As mainstream credit markets seize up, the world's microfinance organizations, or MFIs, have not yet felt much heat. If anything, the crisis of confidence has highlighted what a good credit risk most microfinance clients have proven to be.
Isolated in most cases from their countries' formal economies, the self-employed poor are also resilient during downturns. Indeed, microfinance may be a bright spot in the banking industry's future — a huge market of hundreds of millions, whom pioneering microfinance specialists are learning to serve in a sustainable way.
But the credit crisis highlights a threat of another kind. The subprime lending abuses that fueled the U.S. housing bubble demonstrate the dangers of financial services to the poor done wrongly. The subprime industry's core failures in consumer protection — tempting low-knowledge customers into overindebtedness, ignoring capacity to repay when approving loans, failing to clearly disclose and explain loan terms — are the fruits of intense competition and ineffectual regulation. Though these practices are not widespread in microfinance, competitive conditions in some markets could tempt providers to adopt some of them.
In some micofinance markets, client overindebtedness is becoming a real danger as conventional banks and retailers pile in to offer consumer credit alongside the business loans that are MFIs' staple. Transparency is a constant challenge when working with a client base that is often illiterate. Privacy and security are emerging issues as innovators press forward with technologies such as transactions via cell phone.
As microfinance has grown rapidly in the past two years, tensions have grown within the world community of providers, which range from tiny nonprofits to publicly traded financial institutions. At issue is how to balance two imperatives: widening access to financial services and maintaining a vigilant focus on the welfare of poor, often illiterate, clients.
Microfinance is becoming an industry increasingly run on commercial principles and fueled by commercial investors. Investment in microfinance funds grew at a compound annual rate of 80% from 2004 to 2007, according to the Consultative Group to Assist the Poor, and now stands at $5.4 billion. The challenge is to ensconce a social mission and commitment to clients' welfare within the fabric of micofinance organizations that are operating as profit-seeking financial institutions.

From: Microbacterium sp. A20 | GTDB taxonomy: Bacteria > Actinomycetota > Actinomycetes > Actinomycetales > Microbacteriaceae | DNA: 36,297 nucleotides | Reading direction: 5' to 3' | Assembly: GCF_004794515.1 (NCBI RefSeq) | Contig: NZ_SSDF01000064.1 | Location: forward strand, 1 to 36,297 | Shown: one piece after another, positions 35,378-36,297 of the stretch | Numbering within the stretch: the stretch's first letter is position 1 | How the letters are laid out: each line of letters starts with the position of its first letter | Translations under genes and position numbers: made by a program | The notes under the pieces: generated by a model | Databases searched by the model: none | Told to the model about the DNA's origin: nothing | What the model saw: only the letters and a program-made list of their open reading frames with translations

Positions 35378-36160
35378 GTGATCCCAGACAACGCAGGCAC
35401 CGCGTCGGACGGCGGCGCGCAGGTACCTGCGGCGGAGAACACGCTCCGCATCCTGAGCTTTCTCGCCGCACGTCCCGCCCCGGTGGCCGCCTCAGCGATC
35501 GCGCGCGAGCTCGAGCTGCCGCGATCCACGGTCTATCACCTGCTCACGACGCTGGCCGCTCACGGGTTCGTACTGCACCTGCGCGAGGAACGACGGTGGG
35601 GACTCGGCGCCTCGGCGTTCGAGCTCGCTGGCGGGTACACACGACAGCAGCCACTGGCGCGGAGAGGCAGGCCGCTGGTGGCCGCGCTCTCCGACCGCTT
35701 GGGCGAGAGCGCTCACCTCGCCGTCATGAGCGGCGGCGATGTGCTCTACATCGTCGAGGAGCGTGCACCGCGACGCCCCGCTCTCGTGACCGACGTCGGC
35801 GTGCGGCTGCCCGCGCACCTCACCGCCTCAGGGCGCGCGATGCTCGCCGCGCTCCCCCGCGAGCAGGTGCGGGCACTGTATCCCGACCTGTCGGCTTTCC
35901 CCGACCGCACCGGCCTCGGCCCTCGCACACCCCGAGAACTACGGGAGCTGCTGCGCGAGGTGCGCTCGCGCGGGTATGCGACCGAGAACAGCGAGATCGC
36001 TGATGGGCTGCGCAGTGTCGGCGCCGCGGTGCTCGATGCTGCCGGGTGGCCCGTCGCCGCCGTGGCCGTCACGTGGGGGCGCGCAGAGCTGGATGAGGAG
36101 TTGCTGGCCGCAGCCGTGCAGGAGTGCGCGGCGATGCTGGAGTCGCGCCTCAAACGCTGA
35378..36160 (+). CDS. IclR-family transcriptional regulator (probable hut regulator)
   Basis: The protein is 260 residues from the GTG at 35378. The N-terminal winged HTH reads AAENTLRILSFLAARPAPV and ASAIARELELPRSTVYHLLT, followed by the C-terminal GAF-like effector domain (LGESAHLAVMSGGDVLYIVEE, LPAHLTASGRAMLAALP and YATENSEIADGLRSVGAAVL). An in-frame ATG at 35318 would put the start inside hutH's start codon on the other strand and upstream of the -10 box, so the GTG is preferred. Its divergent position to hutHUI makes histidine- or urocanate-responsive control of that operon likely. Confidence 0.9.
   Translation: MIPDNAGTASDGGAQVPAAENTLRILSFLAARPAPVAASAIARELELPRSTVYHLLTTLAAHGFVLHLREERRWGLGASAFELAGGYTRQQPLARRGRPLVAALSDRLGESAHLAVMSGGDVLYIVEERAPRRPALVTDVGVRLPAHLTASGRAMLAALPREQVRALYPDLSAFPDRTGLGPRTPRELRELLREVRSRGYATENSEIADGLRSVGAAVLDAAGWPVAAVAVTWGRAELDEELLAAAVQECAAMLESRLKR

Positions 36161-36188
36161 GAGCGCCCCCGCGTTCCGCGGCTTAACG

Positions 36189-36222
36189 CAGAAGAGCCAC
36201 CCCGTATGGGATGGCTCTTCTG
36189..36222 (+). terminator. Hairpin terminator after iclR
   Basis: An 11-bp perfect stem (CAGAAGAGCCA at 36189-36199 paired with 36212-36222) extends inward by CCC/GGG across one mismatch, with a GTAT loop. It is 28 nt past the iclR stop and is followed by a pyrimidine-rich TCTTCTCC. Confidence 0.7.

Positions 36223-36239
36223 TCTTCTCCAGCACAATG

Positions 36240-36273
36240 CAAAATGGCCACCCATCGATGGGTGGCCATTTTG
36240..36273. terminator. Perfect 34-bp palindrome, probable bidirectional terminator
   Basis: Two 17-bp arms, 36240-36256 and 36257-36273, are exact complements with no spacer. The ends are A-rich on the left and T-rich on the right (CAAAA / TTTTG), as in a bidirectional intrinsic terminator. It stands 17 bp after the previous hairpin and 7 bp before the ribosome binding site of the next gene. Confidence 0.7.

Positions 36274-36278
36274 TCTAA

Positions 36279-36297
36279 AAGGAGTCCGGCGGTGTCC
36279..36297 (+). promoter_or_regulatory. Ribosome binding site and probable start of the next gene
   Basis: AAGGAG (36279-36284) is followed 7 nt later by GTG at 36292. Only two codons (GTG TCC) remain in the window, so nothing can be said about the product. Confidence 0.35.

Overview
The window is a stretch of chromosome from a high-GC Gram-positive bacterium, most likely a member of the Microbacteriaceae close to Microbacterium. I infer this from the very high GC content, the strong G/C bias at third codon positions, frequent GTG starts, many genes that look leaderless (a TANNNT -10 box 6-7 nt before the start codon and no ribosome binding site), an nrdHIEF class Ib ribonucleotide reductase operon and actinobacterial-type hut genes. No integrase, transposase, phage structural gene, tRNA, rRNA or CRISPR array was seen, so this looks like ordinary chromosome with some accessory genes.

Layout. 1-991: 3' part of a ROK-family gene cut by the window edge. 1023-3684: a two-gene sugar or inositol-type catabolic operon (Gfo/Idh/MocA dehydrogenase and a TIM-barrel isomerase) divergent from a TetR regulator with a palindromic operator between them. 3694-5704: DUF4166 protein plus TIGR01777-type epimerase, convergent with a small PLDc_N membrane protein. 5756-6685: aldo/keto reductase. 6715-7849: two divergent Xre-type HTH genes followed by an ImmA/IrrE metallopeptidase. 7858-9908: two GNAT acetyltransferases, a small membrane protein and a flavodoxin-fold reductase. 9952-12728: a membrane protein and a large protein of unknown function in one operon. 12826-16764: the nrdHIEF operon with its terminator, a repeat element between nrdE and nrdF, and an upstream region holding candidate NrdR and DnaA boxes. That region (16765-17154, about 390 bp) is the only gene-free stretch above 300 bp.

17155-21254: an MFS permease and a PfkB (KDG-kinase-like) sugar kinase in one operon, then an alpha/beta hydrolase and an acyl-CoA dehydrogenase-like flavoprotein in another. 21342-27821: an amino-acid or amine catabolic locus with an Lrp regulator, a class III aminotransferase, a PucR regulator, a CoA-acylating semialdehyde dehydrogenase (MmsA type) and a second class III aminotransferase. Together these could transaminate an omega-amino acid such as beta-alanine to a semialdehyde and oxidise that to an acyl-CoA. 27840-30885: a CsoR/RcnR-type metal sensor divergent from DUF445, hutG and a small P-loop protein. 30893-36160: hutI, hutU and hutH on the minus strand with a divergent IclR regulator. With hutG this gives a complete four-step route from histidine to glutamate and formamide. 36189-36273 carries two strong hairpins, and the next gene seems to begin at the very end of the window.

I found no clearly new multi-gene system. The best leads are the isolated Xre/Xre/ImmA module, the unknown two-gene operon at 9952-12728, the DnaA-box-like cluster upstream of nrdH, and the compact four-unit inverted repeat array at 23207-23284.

At the Clinton Global Initiative last month, a consortium of some of the world's leading microfinance organizations announced a joint effort to focus their industry on securing fair treatment for clients. The Campaign for Client Protection in Microfinance aims to achieve industrywide commitment to six core client protection principles, codified in a microbanker's oath.
These principles include ensuring that microfinance institutions do not engage in reckless or predatory lending; that they are transparent with clients about prices, fees, and terms; that they treat clients with dignity even during debt collection; and that they keep client data secure.
A goal of the campaign is to engage within three years at least half the world's 500 largest MFIs that report to the MIX Market, an industry clearinghouse. The MIX 500 MFIs serve an estimated 65 million borrowers among the self-employed worldwide.
The consortium said it envisions that tens of thousands of people working in the microfinance industry will personally sign the oath. As important, they will develop implementation guidelines and promote certification standards to ensure compliance with the core principles. The aim is to encode consumer protection practices and principles in the permanent DNA of the microfinance community.
The campaign is not intended to be a substitute for government regulation. Indeed, in many developing countries, it may serve as a template for effective regulation. And we believe that the campaign can pioneer strong norms and practices industrywide. By creating true benchmarks and assessment procedures for client service, it could become a way to brand verifiable excellence in responsible finance.
Microfinance has defied conventional wisdom by proving that the world's poor are bankable — and that financial services outreach to the poor is scalable. The next wave of microfinance innovation must be to make the double bottom line a reality — to show that social mission and profit can be fully compatible.